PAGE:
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Angel D. Munoz
Angel D. Munoz

Posted on • Originally published at blog.tunaxor.me

Server Sent Events with Saturn and FSharp

For this week's F# content I've have some server side stuff. I spend most of my days writing frontend code either for a living or for entretainment but sometimes I go to the server or CLI stuff as well.

The full code for this sample is here: https://github.com/AngelMunoz/SaturnSSE

I've been working in perla which is a cross-platform executable frontend dev-server/build-tool which is not tied to Nodejs or .NET meaning that you don't need to have .NET installed and neither Nodejs, at the same time it doesn't use npm or other things to handle dependencies it does so by leveraging skypack and import maps to let you use npm dependencies but from a CDN rather than locally.

If you use .NET well it is provided as a .NET tool so you will be able to use it from CI as well and your local tools.

One of the things that dev servers do is to auto-reload when there's a change on the files you're editing on your frontend project. Since perla runs on .NET I needed to figure out how to notify the client when a file has changed.

Options

  • Web sockets
  • Signalr (the same but not the same of web sockets)
  • Server Sent Events
  • Long polling (auto-ruled out)

Web sockets

This is the most common approach here due to the real-time/bi-directional nature of them, but to be honest I think they require a relatively lot of setup just or a client to be notified when it has to reload.

Signalr

Well... it's MS's library for real time stuff which suffers the same thing of web sockets for this use case Plus I'd need a library in the frontend to make it work, Which is not ideal I just want to hook up something listen and reload. Nothing more nothing less.

Long polling

I don't want to set a loop to keep polling the server, I want the server to tell me when to do it.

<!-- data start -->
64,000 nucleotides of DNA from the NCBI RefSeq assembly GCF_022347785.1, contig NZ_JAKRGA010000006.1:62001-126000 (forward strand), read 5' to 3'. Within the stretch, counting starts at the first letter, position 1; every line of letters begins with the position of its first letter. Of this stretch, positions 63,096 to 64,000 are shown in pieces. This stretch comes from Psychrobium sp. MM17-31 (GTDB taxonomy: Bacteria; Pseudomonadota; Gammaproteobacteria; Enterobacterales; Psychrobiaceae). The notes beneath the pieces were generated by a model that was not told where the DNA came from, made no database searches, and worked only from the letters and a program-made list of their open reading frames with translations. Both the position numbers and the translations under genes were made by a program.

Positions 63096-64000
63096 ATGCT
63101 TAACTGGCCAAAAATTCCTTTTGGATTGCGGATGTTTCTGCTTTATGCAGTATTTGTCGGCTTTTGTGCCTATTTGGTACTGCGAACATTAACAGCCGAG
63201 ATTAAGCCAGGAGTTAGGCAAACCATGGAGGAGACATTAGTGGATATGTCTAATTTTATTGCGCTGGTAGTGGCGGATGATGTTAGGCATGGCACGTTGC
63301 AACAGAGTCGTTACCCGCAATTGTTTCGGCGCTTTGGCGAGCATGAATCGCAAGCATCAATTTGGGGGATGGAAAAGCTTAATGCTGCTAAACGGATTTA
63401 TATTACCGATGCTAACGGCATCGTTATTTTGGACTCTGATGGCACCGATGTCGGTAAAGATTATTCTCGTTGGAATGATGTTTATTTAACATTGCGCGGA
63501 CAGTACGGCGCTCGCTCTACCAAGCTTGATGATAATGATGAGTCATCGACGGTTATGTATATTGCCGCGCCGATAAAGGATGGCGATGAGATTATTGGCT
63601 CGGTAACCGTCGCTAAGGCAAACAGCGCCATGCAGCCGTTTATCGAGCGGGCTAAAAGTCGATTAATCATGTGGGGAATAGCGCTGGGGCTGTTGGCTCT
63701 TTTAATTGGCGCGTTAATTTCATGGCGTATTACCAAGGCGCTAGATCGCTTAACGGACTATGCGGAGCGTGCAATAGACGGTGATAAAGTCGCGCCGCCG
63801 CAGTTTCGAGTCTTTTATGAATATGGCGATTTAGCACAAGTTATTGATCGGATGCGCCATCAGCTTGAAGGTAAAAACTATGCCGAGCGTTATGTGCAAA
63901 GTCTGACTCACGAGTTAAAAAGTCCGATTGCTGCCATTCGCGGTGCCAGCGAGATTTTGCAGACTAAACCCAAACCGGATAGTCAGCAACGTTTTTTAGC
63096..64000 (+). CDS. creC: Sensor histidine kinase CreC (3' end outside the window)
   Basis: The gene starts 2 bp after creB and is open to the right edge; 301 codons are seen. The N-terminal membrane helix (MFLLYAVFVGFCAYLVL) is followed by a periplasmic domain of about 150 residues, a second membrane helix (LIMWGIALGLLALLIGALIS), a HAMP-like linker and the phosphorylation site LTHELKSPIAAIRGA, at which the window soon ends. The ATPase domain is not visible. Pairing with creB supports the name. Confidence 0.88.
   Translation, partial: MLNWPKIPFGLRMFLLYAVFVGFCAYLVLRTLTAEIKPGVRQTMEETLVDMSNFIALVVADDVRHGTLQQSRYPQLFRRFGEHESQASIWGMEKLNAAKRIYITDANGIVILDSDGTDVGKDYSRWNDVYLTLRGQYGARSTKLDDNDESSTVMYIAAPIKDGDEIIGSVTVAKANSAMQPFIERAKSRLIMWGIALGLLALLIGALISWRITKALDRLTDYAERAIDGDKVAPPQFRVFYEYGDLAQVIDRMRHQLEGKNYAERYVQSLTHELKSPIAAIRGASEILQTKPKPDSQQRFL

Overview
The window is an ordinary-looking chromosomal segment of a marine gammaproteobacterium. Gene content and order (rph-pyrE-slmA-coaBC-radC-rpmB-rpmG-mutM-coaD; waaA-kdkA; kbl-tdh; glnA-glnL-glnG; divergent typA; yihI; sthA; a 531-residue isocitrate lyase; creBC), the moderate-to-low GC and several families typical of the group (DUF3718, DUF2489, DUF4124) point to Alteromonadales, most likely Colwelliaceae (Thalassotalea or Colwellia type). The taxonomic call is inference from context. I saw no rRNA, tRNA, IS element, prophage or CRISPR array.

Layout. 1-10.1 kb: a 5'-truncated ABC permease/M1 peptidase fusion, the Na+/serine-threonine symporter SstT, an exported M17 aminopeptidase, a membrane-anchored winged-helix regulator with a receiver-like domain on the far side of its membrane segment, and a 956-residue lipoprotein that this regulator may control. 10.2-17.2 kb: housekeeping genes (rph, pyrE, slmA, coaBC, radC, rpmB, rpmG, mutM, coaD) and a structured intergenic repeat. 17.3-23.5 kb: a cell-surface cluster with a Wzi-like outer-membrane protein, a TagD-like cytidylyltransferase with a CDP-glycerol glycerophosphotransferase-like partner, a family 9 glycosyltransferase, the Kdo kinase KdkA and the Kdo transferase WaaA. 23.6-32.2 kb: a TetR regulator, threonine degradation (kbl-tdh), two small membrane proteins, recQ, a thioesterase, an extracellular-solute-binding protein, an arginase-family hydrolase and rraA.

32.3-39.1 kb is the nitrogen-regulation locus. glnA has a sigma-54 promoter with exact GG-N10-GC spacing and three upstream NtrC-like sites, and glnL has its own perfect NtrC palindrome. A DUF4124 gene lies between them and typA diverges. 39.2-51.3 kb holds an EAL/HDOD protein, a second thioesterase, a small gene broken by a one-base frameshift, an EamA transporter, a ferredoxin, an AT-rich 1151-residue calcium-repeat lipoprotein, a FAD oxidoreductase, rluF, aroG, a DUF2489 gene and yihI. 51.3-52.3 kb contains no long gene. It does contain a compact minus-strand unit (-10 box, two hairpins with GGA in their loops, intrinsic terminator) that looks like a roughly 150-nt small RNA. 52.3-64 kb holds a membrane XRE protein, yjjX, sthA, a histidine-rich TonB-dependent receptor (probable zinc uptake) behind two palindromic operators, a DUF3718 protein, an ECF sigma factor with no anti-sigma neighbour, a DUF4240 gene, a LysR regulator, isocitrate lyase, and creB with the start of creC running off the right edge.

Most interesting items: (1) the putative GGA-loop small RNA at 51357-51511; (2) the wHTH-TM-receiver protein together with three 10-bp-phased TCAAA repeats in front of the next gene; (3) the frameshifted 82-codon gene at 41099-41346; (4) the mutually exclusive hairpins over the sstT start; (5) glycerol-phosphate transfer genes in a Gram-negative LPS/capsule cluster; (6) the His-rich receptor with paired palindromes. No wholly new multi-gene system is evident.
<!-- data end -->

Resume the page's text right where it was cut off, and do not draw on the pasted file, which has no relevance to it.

Server Sent Events

SSE are an ideal solution here because rather than a bi-directional approach this connection is unidirectional, from server -> client and the server is the one that let's the client know when something has changed each request has it's own life cycle so I don't need to worry about which client did what and so on I just let them know something happened and that's it.

In the case of SSE, it goes like this

  • Client creates a new EventSource the EventSource automatically does a GET request to the provided endpoint
  • Client adds event listeners for any particular event the client is interested in
  • Server receives request
    • Server sets cache-control: no-cache and content-type: text/event-stream
    • Server keeps the connection open until required (a while true works here)
  • When something hapens the server writes a new event to the response's body and flushes the content.
  • Client's listeners get invoked depending on the event sent from the server

In the javascript side it looks like this:

const source = new EventSource("/sse");

source.addEventListener("open", function (event) {
  console.log("Connected");
});

// Let's skip ahead and set already our "reload" event
source.addEventListener("reload", function (event) {
  console.log("Reloading, file changed: ", event.data);
});
// Listen to any message sent not tied to a particular event
source.addEventListener("message", function (event) {
  console.log(event);
  console.log(event.data);
});

source.addEventListener("error", function (err) {
  console.error(err);
});
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If you were to have multiple SSE endpoints you would need to create a different source for each

  • new EventSource("/sales/notifications")
  • new EventSource("/games/some-id/scores")

Let's see how does that look from F# thanfully we can do that in a single file

dotnet new console -lang F# -o SSESample
dotnet add package Saturn
code SSESample # or rider or visual studio, your choice
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open System
open System.IO
open FSharp.Control.Tasks

open Giraffe
open Saturn

open Saturn.Endpoint.Router
open Microsoft.AspNetCore.Http

let sse next (ctx: HttpContext) =
    task {
        let res = ctx.Response